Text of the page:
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Human interest stories continue to thrive

Human interest stories continue to thrive

There is a noticeable difference on the front pages of community newspapers today. While stories involving crimes and the courts still find space above the fold, often the most predominant space is now dedicated to the special stories of the people around us.

Those are the stories we don’t expect to hear or read, but once we know about them, we find ourselves affected in some way or another.

One recent example is the story of a Red Oak, Iowa, couple that married on a Monday afternoon, less than 24 hours before the groom would undergo kidney transplant surgery. The twist: The donor of the organ was his new bride.

Perhaps another quirk that sets this story apart from others: The couple was married in a historic jail museum in Council Bluffs, Iowa. Though both contended to the press that they were taking their marriage ceremony and vows very seriously, they decided to get married at the jail because the bride had “finally been caught.”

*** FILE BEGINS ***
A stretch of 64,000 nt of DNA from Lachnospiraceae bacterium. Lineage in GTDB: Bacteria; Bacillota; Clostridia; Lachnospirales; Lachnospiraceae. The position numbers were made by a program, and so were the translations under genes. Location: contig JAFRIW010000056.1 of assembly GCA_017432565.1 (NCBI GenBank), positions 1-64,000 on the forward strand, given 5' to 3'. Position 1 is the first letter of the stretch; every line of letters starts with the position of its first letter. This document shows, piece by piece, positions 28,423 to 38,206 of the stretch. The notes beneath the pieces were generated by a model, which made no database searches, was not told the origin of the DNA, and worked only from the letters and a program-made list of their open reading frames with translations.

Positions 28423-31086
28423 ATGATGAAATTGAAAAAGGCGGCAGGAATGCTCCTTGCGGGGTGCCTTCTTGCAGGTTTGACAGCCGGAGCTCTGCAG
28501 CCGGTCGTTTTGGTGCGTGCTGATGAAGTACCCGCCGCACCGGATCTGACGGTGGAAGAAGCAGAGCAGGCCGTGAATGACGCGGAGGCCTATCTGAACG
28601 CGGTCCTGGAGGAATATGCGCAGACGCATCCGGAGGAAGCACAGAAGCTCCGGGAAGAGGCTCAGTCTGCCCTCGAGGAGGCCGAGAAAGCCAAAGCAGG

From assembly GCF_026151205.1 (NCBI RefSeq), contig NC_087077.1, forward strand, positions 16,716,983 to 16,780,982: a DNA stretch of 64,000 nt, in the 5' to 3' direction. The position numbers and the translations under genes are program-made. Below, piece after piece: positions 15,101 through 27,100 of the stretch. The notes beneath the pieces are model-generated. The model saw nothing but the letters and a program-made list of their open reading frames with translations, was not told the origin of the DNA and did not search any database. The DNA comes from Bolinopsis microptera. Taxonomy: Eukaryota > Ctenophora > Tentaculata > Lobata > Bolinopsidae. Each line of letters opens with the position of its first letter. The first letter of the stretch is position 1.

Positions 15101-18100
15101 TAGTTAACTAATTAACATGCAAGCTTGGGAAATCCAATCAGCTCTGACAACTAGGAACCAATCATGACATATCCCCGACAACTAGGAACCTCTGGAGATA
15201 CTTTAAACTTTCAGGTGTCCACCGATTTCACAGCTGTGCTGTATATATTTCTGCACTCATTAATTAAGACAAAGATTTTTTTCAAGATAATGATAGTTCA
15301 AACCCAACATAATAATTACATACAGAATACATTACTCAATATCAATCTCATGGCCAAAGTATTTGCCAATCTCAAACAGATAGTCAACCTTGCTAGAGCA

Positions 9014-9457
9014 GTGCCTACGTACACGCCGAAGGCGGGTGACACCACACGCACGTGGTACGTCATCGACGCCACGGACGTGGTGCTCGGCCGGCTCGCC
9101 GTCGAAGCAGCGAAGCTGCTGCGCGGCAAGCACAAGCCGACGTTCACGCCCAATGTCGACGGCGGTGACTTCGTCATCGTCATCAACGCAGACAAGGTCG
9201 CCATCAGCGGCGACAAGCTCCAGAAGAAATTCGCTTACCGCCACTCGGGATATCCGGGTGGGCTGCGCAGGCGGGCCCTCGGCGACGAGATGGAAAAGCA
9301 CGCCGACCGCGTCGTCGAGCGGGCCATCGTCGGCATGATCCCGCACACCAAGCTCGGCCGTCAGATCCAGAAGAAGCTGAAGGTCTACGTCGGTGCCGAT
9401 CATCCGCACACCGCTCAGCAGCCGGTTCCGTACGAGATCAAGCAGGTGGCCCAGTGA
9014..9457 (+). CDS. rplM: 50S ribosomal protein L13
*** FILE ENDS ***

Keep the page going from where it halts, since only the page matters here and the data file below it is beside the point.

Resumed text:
At one time, these human interest stories were often relegated to an inside page of a newspaper or the second segment of a newscast. They took second place to stories involving crimes and tragedy.

Nowadays, stories like this stand out amongst the doom and gloom. In a society that is often bombarded with bad news, people yearn for news that is good and positive.

The human interest story is not only breathing new life into a struggling industry, but it also allows the public to hear and read the unknown and previously untold stories of everyday people who are often no different than they are. Once an underrated and under-appreciated facet of journalism, these features are now essential in keeping many organizations functional.